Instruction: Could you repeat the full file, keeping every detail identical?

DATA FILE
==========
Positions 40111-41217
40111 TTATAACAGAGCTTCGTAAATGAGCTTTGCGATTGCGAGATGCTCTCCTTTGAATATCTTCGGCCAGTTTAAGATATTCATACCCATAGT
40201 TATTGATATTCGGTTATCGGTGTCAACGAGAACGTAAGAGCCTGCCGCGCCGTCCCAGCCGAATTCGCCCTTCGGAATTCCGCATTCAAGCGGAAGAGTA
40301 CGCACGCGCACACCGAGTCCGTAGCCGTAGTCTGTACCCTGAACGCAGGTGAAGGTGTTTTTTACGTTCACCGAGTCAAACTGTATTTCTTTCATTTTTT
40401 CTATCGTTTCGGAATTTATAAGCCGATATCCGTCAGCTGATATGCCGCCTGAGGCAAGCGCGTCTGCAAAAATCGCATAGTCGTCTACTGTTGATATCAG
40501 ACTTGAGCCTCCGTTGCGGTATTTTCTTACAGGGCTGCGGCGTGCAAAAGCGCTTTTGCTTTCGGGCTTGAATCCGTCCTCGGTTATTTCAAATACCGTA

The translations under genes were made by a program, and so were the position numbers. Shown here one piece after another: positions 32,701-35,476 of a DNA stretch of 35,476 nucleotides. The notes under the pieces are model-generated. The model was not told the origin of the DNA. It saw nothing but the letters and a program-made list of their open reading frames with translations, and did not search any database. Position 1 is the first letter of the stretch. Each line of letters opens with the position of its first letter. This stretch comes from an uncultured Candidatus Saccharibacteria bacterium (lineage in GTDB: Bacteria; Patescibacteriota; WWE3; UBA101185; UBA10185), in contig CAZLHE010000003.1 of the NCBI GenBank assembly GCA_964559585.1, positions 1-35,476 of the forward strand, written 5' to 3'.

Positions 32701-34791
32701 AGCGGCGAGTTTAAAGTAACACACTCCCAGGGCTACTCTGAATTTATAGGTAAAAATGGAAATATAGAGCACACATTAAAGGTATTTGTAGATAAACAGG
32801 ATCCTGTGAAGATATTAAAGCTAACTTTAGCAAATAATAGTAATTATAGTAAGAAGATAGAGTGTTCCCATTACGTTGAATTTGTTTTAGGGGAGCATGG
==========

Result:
Positions 40111-41217
40111 TTATAACAGAGCTTCGTAAATGAGCTTTGCGATTGCGAGATGCTCTCCTTTGAATATCTTCGGCCAGTTTAAGATATTCATACCCATAGT
40201 TATTGATATTCGGTTATCGGTGTCAACGAGAACGTAAGAGCCTGCCGCGCCGTCCCAGCCGAATTCGCCCTTCGGAATTCCGCATTCAAGCGGAAGAGTA
40301 CGCACGCGCACACCGAGTCCGTAGCCGTAGTCTGTACCCTGAACGCAGGTGAAGGTGTTTTTTACGTTCACCGAGTCAAACTGTATTTCTTTCATTTTTT
40401 CTATCGTTTCGGAATTTATAAGCCGATATCCGTCAGCTGATATGCCGCCTGAGGCAAGCGCGTCTGCAAAAATCGCATAGTCGTCTACTGTTGATATCAG
40501 ACTTGAGCCTCCGTTGCGGTATTTTCTTACAGGGCTGCGGCGTGCAAAAGCGCTTTTGCTTTCGGGCTTGAATCCGTCCTCGGTTATTTCAAATACCGTA

The translations under genes were made by a program, and so were the position numbers. Shown here one piece after another: positions 32,701-35,476 of a DNA stretch of 35,476 nucleotides. The notes under the pieces are model-generated. The model was not told the origin of the DNA. It saw nothing but the letters and a program-made list of their open reading frames with translations, and did not search any database. Position 1 is the first letter of the stretch. Each line of letters opens with the position of its first letter. This stretch comes from an uncultured Candidatus Saccharibacteria bacterium (lineage in GTDB: Bacteria; Patescibacteriota; WWE3; UBA101185; UBA10185), in contig CAZLHE010000003.1 of the NCBI GenBank assembly GCA_964559585.1, positions 1-35,476 of the forward strand, written 5' to 3'.

Positions 32701-34791
32701 AGCGGCGAGTTTAAAGTAACACACTCCCAGGGCTACTCTGAATTTATAGGTAAAAATGGAAATATAGAGCACACATTAAAGGTATTTGTAGATAAACAGG
32801 ATCCTGTGAAGATATTAAAGCTAACTTTAGCAAATAATAGTAATTATAGTAAGAAGATAGAGTGTTCCCATTACGTTGAATTTGTTTTAGGGGAGCATGG